that their reading is a deal will not go ahead and trump is very adept at using politics and trade together. he is in the middle of a battle with china and is not afraid to be aggressive about trade and his interpretation is that america will count when it comes to doing a free—trade deal. count when it comes to doing a free-trade deal. he is comfortable talking in that sort of arena. the joint working group norman mentioned, how much progress is being made? very little, as far as we know. they have met but there are bound from doing deals until we leave the european union and trade deals take a long time. the canada eu deal took seven years and nafta 15 years. these things do not happen quickly without political will on both sides and as president trump has indicated, is that political will bear from the us? interesting, thank you very much. the british academic matthew hedges has arrived back in the uk this morning, after he received a pardon following his conviction for spying in the united arab emirates. mr hedges has always denied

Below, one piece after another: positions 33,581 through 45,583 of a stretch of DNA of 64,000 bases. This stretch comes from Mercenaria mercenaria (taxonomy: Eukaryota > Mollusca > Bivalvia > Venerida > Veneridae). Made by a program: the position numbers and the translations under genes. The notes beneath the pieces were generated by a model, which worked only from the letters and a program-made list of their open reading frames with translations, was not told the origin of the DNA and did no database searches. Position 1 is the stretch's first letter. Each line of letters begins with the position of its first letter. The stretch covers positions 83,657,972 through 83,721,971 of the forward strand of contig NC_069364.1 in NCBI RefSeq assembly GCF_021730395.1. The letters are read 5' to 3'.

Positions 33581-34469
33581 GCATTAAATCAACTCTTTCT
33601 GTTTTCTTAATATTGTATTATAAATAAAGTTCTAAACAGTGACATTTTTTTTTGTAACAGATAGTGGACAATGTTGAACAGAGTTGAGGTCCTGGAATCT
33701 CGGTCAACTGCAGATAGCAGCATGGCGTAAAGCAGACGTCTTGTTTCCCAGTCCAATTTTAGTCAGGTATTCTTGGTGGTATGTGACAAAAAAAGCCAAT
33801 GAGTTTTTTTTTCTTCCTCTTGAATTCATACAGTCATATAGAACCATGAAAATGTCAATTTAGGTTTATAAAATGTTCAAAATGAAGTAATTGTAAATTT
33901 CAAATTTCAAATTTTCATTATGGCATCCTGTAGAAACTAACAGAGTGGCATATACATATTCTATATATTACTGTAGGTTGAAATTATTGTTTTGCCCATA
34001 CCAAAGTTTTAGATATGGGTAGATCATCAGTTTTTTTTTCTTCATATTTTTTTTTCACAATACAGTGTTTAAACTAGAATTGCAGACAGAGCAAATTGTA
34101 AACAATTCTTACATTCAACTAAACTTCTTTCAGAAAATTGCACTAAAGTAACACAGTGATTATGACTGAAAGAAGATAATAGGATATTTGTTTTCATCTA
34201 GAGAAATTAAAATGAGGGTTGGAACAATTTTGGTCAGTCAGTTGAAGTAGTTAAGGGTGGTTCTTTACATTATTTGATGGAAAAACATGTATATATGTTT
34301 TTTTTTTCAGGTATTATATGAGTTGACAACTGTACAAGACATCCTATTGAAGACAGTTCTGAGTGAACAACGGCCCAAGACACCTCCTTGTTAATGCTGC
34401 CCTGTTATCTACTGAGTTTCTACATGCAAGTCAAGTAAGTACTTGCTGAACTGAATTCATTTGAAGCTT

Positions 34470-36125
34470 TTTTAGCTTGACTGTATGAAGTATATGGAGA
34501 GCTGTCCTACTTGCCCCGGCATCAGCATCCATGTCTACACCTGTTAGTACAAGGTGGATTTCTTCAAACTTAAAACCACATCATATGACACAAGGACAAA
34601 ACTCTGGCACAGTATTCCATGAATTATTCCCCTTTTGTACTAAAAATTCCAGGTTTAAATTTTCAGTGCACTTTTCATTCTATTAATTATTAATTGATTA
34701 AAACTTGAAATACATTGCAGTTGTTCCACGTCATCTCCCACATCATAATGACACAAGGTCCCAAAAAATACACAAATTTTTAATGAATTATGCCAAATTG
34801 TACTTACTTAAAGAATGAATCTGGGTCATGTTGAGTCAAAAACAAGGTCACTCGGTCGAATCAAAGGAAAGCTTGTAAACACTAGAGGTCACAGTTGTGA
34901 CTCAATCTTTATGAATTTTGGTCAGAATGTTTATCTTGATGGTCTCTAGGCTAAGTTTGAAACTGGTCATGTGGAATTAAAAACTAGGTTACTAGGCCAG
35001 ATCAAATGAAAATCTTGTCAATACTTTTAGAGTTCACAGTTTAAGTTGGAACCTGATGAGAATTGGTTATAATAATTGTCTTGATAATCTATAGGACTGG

9:10 am
the charge and said he was carrying out research for his phd. in the past hour, he's released a statement, thanking the foreign office and paying tribute to his wife, daniela. in it, he says, "i don't know where to begin with thanking people for securing my release. i could not have done this without daniela, i hear her face is everywhere. she is so brave and strong. i thank you all once again, this is very surreal!" less than a week ago, matthew hedges was facing life in prison. now he is a free man, able to resume his personal and life. the authorities in the uae continue to believe he was a spy. he was part—time phd researcher, part—time businessman, but he was 100% a full—time secret service operative. it is possible they would have released him months ago, if the british government had only admitted as much. but that was never on the cards. the foreign secretary, jeremy hunt,
9:11 am